Deciding where and when to share information (e.g., Facebook, blogs, community events, etc.) and how to message it (e.g., shaping the foundation’s point of view and key content) becomes much easier when we step into an audience’s shoes and ask, “How would they want to receive this information?”
The channels each foundation selects will vary based on the foundation’s unique goals, target audience(s), and resources. To start, consider these factors:
- Which channel, or combination of channels, will best suit our goals and audience? How does our audience engage with Facebook vs. LinkedIn, a blog vs. newsletter, a press release vs. community event? What is the best channel for engaging our audience effectively?
- Based on your goals and audience(s), how much content do you have to communicate? Is it content we need to create, or can we source it from other experts/news sources?
- What is the right frequency for disseminating communications via these channels? Will a C-suite executive want to read an email from our foundation every week, or would quarterly or monthly communication achieve the same objective?
- What capacity or expertise is needed to implement this work? Who at the foundation will dedicate time toward this effort? What are their strengths? How can we maximize their time?
Historically, foundation communications have been perceived as tangential to a foundation’s core grantmaking function. Yet, as foundations increasingly move toward “beyond-the-dollar” impact, many are seeing the value of integrating communications as a central component of the foundation’s overall strategy and mission work. The variety of communications platforms available today also make it possible for foundations of any size or capacity to develop an effective strategy.
We want to hear from you! After reading this blog:
- Are you ready to ACT? What’s holding you back? What challenges do you foresee in enacting a communications plan for your foundation?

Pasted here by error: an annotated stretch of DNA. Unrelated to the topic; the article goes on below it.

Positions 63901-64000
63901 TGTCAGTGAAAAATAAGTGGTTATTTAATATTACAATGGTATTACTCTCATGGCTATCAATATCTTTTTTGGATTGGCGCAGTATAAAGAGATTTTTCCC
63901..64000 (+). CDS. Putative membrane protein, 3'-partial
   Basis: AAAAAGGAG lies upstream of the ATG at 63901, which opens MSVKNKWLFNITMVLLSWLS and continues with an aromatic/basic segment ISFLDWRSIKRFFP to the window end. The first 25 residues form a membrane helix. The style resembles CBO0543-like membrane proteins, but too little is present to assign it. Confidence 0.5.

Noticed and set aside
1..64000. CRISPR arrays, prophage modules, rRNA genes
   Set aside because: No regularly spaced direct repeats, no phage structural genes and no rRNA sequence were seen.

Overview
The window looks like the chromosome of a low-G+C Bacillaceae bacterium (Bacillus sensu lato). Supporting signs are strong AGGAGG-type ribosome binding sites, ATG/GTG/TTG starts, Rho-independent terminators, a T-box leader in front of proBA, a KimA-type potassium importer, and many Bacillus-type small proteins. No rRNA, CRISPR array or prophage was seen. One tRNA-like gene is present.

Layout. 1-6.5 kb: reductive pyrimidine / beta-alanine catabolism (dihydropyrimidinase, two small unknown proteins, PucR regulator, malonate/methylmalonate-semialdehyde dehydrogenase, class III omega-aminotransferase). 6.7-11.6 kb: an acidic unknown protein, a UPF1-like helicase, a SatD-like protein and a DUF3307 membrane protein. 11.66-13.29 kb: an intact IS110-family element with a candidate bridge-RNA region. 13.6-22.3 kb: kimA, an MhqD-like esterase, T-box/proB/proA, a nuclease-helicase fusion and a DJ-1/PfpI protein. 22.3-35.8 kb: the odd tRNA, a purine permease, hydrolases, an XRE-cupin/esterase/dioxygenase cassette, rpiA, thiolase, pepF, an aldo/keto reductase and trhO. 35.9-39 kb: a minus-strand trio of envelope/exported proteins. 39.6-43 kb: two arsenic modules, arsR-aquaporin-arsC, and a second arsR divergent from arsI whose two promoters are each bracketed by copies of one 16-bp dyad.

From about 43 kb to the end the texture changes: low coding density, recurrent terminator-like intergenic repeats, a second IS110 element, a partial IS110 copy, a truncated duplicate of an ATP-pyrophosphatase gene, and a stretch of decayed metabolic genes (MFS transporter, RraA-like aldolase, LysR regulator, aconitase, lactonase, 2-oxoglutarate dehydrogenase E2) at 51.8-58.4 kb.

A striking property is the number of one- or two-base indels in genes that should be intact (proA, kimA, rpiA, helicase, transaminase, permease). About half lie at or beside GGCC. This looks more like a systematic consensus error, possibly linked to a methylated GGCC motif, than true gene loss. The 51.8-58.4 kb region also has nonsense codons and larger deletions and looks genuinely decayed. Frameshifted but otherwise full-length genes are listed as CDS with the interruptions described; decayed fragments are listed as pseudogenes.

- What lingering questions do you have about foundation communications?
- What tips have been helpful to your foundation in crafting an effective communications plan?
- What do you hope to achieve through your foundation’s communication strategy?
Sara J. Redington is director of communications for The Miles Foundation. She spearheads strategic partnerships, communicates with key stakeholders, and aligns the foundation’s practices with its long-term vision for success. Sara has 12 years of strategic planning, marketing, and communications experience and founded Redington Solutions, a marketing and communications firm based in Texas.
Danielle M. Reyes is executive director of the Crimsonbridge Foundation. She has spent more than 20 years in the nonprofit sector and has an extensive background in organizational development, nonprofit capacity building, and developing social media, marketing, and communications strategies.
Hi Sara and Danielle:
Really helpful roundup of how to approach strategic communications. It’s so tempting to try to get one’s organization’s name “out there” without planning precise goals.
You might consider listing The Communications Network as another great resource for learning and collaborating.
May we list your blog on our “Storytelling Resources” page at Skees.org?
Looking forward to seeing you at the Exponent Conference in Chicago next month!
Thanks much, Suzanne